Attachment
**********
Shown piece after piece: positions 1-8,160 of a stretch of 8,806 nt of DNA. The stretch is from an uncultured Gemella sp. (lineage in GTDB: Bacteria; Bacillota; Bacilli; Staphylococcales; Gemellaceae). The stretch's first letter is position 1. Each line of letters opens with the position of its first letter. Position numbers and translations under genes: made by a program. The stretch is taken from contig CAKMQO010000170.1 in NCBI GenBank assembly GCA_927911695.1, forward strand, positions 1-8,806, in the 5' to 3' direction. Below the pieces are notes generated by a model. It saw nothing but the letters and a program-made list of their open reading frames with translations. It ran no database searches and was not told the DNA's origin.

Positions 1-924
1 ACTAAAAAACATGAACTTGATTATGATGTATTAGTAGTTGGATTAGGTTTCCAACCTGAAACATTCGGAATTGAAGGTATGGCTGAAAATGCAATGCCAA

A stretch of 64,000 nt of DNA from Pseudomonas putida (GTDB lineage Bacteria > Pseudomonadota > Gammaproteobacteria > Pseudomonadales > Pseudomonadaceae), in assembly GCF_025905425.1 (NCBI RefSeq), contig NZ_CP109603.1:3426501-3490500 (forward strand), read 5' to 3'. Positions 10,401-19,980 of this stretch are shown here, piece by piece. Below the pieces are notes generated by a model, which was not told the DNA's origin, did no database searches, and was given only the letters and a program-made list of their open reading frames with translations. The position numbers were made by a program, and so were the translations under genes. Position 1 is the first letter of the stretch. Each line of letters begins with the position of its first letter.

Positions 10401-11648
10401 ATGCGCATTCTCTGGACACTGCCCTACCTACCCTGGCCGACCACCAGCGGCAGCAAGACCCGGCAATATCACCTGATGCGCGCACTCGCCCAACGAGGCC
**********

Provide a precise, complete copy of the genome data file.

Shown piece after piece: positions 1-8,160 of a stretch of 8,806 nt of DNA. The stretch is from an uncultured Gemella sp. (lineage in GTDB: Bacteria; Bacillota; Bacilli; Staphylococcales; Gemellaceae). The stretch's first letter is position 1. Each line of letters opens with the position of its first letter. Position numbers and translations under genes: made by a program. The stretch is taken from contig CAKMQO010000170.1 in NCBI GenBank assembly GCA_927911695.1, forward strand, positions 1-8,806, in the 5' to 3' direction. Below the pieces are notes generated by a model. It saw nothing but the letters and a program-made list of their open reading frames with translations. It ran no database searches and was not told the DNA's origin.

Positions 1-924
1 ACTAAAAAACATGAACTTGATTATGATGTATTAGTAGTTGGATTAGGTTTCCAACCTGAAACATTCGGAATTGAAGGTATGGCTGAAAATGCAATGCCAA

A stretch of 64,000 nt of DNA from Pseudomonas putida (GTDB lineage Bacteria > Pseudomonadota > Gammaproteobacteria > Pseudomonadales > Pseudomonadaceae), in assembly GCF_025905425.1 (NCBI RefSeq), contig NZ_CP109603.1:3426501-3490500 (forward strand), read 5' to 3'. Positions 10,401-19,980 of this stretch are shown here, piece by piece. Below the pieces are notes generated by a model, which was not told the DNA's origin, did no database searches, and was given only the letters and a program-made list of their open reading frames with translations. The position numbers were made by a program, and so were the translations under genes. Position 1 is the first letter of the stretch. Each line of letters begins with the position of its first letter.

Positions 10401-11648
10401 ATGCGCATTCTCTGGACACTGCCCTACCTACCCTGGCCGACCACCAGCGGCAGCAAGACCCGGCAATATCACCTGATGCGCGCACTCGCCCAACGAGGCC